“I absolutely loved Madagascar. I loved just getting to know all the volunteers, hosts, staff, and locals. Having lemurs and chameleons crawling on me was an awesome experience as well. The accommodations are really nice and it is beautiful. The experiences I had were once in a lifetime experiences, and I met so many awesome people and made really great friends that I stay in contact with. I was very sad to leave. I plan to volunteer with IVHQ again in different countries.” - Gabriel Mastromano (Marine Conservation Volunteer in Madagascar)

Read more reviews from IVHQ volunteers in Madagascar here

Madagascar

Length of Program Program Fee $USD
2 weeks $580
3 weeks $760
4 weeks $940
5 weeks $1,120
6 weeks $1,300
8 weeks $1,660
10 weeks $2,020
12 weeks $2,380
  • All programs attract a Registration Fee (from US$299) on top of the Program Fee (partially refundable until 60 days before your program start date*). A 5% international banking fee is added at point of payment.
  • To see prices in your local currency, use this currency converter.
  • The Community Development project has a surcharge of US$50 per week for additional supervision and materials used on this project. The Turtle Conservation project has a surcharge of US$75 per week for additional transportation, supervision and materials used on this project. The Island Outreach has a one off payment of US$650.
  • * Terms and Conditions do apply
What extra costs will I have?
  • Visa, flights, travel insurance (mandatory), vaccinations, criminal background check, souvenirs, in-country trips or tours.
  • Transfer back to the airport at conclusion of the program
  • Spending money - Volunteers in Madagascar generally find US$50-100 to be sufficient for basic weekly expenses

Madagascar: Marine Conservation Project

Length of Program Program Fee $USD
4 weeks $1,460
5 weeks $1,670
6 weeks $1,880
8 weeks $2,300
10 weeks $2,720
12 weeks $3,140
  • All programs attract a Registration Fee (from US$299) on top of the Program Fee (partially refundable until 60 days before your program start date*). A 5% international banking fee is added at point of payment.
  • To see prices in your local currency, use this currency converter.
  • * Terms and Conditions do apply
What extra costs will I have?
  • Visa, flights, travel insurance (mandatory), vaccinations, criminal background check, souvenirs, in-country trips or tours.
  • Transfer back to the airport at conclusion of the program
  • Spending money - Volunteers in Madagascar generally find US$40 to be sufficient for weekly expenses
Registration Fee
What it covers
  • Most affordable program fees
  • Expert support from a program specialist
  • Full MyIVHQ account access
  • Online volunteer training
  • Comprehensive preparation tools
  • IVHQ alumni rewards
Program Fee
What it covers
  • 24/7 in-country support
  • Airport pick-up
  • Program orientation
  • Volunteer placement
  • Accommodation
  • Meals

There is no shortage of things to do on Nosy Komba or Nosy Be, so volunteers can fill their free time with adventurous activities, or simply take in the slower “mora mora” Malagasy way of life. Nosy Komba itself is a popular tourist spot for buying local crafts from the winding markets and beachfront stalls. There are also opportunities to join local village guides to encounter friendly lemurs and meet other Malagasy wildlife and plants. The neighboring island of Nosy Be can be reached in 30 to 40 minutes by boat taxi and is a popular destination for volunteers during the weekend. Taxis are available on the island and can be taken to most areas including the sacred lakes, beaches and waterfalls of Nosy Be.​ ​Volunteers staying for longer durations, or who wish to travel before or after their program, can visit areas further afield on the mainland of Madagascar. The most popular destination is Diego Suarez in the North. En route from Nosy Be to Diego Suarez, volunteers can visit the Ankarana and Mont d’Ambre National Parks. In Diego Suarez, there are plenty of adventure-sports activities on offer, such as kite boarding or quad biking on dunes, or snorkeling excursion in the Emerald Sea. Horse riding and deep sea fishing trips can also be arranged from Nosy Be.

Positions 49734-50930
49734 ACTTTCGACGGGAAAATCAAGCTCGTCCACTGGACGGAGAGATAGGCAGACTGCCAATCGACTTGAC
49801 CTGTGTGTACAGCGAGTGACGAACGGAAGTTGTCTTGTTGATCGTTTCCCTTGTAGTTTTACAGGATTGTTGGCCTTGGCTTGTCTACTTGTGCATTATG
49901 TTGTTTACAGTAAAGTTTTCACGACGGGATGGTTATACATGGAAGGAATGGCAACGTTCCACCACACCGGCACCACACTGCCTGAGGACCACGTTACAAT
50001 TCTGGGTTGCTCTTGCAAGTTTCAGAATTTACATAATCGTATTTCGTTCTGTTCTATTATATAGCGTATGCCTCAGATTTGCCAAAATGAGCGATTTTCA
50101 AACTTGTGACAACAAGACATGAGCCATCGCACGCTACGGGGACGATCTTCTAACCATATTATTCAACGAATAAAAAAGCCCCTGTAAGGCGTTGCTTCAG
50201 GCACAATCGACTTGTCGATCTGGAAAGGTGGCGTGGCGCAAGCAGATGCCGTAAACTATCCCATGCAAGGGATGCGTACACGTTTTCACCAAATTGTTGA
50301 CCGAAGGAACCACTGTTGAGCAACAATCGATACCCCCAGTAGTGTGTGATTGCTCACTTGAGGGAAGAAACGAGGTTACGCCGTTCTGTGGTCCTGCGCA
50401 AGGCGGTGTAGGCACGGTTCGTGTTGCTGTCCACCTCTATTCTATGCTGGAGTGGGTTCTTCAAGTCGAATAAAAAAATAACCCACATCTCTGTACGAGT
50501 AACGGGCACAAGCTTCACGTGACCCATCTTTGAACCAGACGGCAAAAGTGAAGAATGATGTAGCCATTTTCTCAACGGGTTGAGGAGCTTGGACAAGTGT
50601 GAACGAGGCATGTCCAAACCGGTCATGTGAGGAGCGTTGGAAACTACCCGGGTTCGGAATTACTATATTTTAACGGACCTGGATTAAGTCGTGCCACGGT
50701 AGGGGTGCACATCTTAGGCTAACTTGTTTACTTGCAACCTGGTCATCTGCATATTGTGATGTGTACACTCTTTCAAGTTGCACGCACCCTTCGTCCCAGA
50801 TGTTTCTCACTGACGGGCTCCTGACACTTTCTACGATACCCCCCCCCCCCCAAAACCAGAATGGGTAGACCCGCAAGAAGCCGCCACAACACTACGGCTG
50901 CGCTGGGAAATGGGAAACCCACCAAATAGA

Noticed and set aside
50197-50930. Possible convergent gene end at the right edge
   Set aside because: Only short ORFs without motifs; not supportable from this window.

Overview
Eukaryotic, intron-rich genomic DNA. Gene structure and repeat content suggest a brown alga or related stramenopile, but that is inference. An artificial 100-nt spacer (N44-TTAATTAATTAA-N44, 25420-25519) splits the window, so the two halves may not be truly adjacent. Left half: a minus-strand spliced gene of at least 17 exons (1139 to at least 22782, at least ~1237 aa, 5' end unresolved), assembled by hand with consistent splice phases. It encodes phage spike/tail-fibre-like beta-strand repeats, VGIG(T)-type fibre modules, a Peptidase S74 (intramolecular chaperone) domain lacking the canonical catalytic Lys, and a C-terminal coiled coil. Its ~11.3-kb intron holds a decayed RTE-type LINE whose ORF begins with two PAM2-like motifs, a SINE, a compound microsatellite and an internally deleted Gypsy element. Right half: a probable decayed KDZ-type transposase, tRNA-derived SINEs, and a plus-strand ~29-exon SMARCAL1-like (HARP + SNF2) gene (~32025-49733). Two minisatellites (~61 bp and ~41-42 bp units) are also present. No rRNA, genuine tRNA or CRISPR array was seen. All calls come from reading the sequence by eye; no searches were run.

See our Madagascar Travel and Tours page for more volunteer travel options in Madagascar!

Capital Antananarivo
Population 22.29 million
Languages Malagasy and French
Currency Malagasy Ariary (ARA)
Time zone UTC+03:00

Weather and climate: The climate of Madagascar varies due to the topographic differences and trade winds from the Indian ocean. Typically the climate is tropical along the coast, temperate inland and arid in the south. There is a wet, warm season from November to April with most rainfall covering the eastern coast. There is a cooler, dry season from May to October. Temperatures fall between an average of 18°C (64°F) to 30°C (86°F) throughout the year, with the lowest temperature dropping to 12°C (54°F) and highest reaching 36°C (96°F).

Volunteers need to be 18 years or over, with a great level of fitness and agility to participate on this program. If you are under the age of 18, IVHQ offers alternative volunteer opportunities for teens. Visit our High School Volunteer Abroad page to to learn more.

All volunteers are required to have adequate volunteer travel insurance and provide a criminal background check to IVHQ. Additional requirements apply for Marine Conservation volunteers, please read the project description.

Fluency in French or Malagasy is not a prerequisite for the IVHQ Madagascar volunteer program, however we recommend that volunteers learn some basic French and Malagasy prior to departure, as this will help immensely with day-to-day volunteer work (particularly on the Teaching project) and communicating with local people. After registering to volunteer in Madagascar, volunteers are provided with a list of helpful French and Malagasy vocabulary and phrases to assist with learning before departing for Madagascar.

Free Interactive Volunteer Training - All volunteers are encouraged to complete our interactive pre-departure training, which is available exclusively to registered IVHQ volunteers. The training is designed to build an understanding of important aspects that need to be considered before embarking on an IVHQ program. It helps volunteers to prepare in the right way by providing advice on what it takes to be a safe, responsible and valuable volunteer. Try a sample of the training here.

How to get started

Pick a destination + project and apply for free
Meet your personal volunteer travel expert
Pay the registration fee to secure your place and upgrade your MyIVHQ account
Get ready to volunteer abroad, we’ll support you every step of the way!